The Caribbean’s 10 Best

No list of the Caribbean’s chicest haunts would be complete  without The Rock’s world-famous boutique enclaves. The highly respected Food & Wine monthly mag — which also spotlights travel information — recently  showcased the Best Caribbean hotels “for travellers who want to escape to a  peaceful paradise or party like rock stars”. Three of The Rock’s exclusively fab  properties — Trident Hotel and Castle in Portland, The Spa Retreat in  Westmoreland, and GoldenEye in St Mary — were among the 10 best of the  Caribbean. Here’s the luxe lowdown, according to Food & Wine’s M Elizabeth  Sheldon.

Jamaica: Trident Hotel and Castle

Trident Hotel and  Castle
Trident Hotel and  Castle
The Spa Retreat
GoldenEye
GoldenEye
La Samanna
Guana Island
St Regis Bahía
Isle de France
Beach House
Golden Rock Inn
Secret Bay
Secret Bay

Trident Hotel and Castle

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The Jamaican town of Port Antonio is constantly reinventing  itself: In the 1950s it was a favourite hangout of movie stars like Errol Flynn,  and before that it was known as the birthplace of jerk cooking. Now British  music mogul Jon Baker is reviving it again. In December, Baker overhauled the  13-villa Trident Hotel, making it super-mod with the help of a young Jamaican  architect, Vidal Dowding. “In the music industry, I’ve prided myself on  developing new talent, and I applied that approach to finding our architect and  our chef, both around 30,” says Baker, who also runs the nearby resort Geejam.  Trident’s youthful vibe shows in playful touches like ultra-curvy Vitra Verner  Panton chairs and eccentric animal sculptures; the food focuses on  Jamaican-Japanese dishes like jerk sushi rolls. Baker also modernised the  adjacent castle, the estate of former Trident owner Earl Levy, with additions  like Apple TV; guests can take over the whole property or book one of its eight  rooms. Next year, Baker will reopen the nearby Blue Lagoon restaurant, another  one-time celebrity haunt.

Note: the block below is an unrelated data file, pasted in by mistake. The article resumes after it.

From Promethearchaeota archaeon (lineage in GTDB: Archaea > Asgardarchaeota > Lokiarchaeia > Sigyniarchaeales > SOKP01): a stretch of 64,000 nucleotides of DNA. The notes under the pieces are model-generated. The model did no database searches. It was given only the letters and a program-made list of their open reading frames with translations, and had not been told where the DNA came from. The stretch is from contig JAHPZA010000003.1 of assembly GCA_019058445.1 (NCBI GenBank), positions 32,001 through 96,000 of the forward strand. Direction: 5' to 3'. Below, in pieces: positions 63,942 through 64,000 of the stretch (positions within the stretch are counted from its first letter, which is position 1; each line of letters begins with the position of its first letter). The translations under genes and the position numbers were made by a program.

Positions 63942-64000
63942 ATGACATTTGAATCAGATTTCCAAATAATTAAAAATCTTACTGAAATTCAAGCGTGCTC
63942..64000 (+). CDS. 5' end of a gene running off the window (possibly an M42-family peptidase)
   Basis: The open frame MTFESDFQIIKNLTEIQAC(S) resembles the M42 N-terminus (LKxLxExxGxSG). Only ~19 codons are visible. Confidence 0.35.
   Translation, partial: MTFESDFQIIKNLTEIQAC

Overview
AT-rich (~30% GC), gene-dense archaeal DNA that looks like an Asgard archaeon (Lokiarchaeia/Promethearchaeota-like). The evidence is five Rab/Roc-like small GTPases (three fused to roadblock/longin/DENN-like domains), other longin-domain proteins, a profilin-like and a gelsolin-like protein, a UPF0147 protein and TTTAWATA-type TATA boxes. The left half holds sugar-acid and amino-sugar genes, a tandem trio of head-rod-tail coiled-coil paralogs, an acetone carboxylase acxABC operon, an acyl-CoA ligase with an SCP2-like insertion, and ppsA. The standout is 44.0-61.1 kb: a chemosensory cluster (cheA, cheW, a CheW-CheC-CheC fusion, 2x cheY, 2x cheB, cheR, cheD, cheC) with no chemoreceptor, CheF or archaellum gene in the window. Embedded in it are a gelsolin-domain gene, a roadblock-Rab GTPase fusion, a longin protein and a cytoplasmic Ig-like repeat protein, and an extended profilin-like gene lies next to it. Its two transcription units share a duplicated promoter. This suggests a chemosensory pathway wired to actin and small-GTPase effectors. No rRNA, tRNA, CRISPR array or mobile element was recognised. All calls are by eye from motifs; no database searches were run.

Jamaica: The Spa Retreat

Negril is known as a party town, but travellers come to this  mellow resort to relax and unplug: The 18 thatched-roof, seaside cottages have  no televisions. Local chefs lead jerk-cooking tutorials; guests can also tour a  rum distillery, take yoga classes or get fresh coconut body treatments in the  gardens.

Jamaica: GoldenEye

Since the late ’80s, when Island Records founder Chris Blackwell  opened this boutique property (the former home of James Bond author Ian  Fleming), he’s steadily added villas with quirky amenities, such as retro-style  Smeg refrigerators stocked with Red Stripe beer and sound systems that play  tracks he produced for U2 and Bob Marley. Visitors can now take day trips to  Pantrepant, Blackwell’s private residence and sustainable farm, where they can  gather produce like bok choy and oranges (which show up at all three of  Blackwell’s Jamaica resorts) or even milk a cow. The day ends with a Jamaican  feast at the farm prepared by Blackwell’s private chef, known as Mama J.

St Martin: La Samanna

Oprah and Jackie O have stayed at this iconic Caribbean hotel,  where all 83 rooms have a view of the ocean and private white-sand beach. A  recent renovation has added comfortable cabanas and two restaurants-one  beachside-casual, one high-end French. At the latter, chef Gil Dumoulin, of  Paris’s famed Les Ambassadeurs, cooks Caribbean-inflected dishes like foie gras  with mango. Guests can book the table in the candlelit wine cellar at 12,000  bottles, the largest in the Caribbean-where sommelier Christian Mirande leads  wine-and-cheese tastings and staffers pour local rums.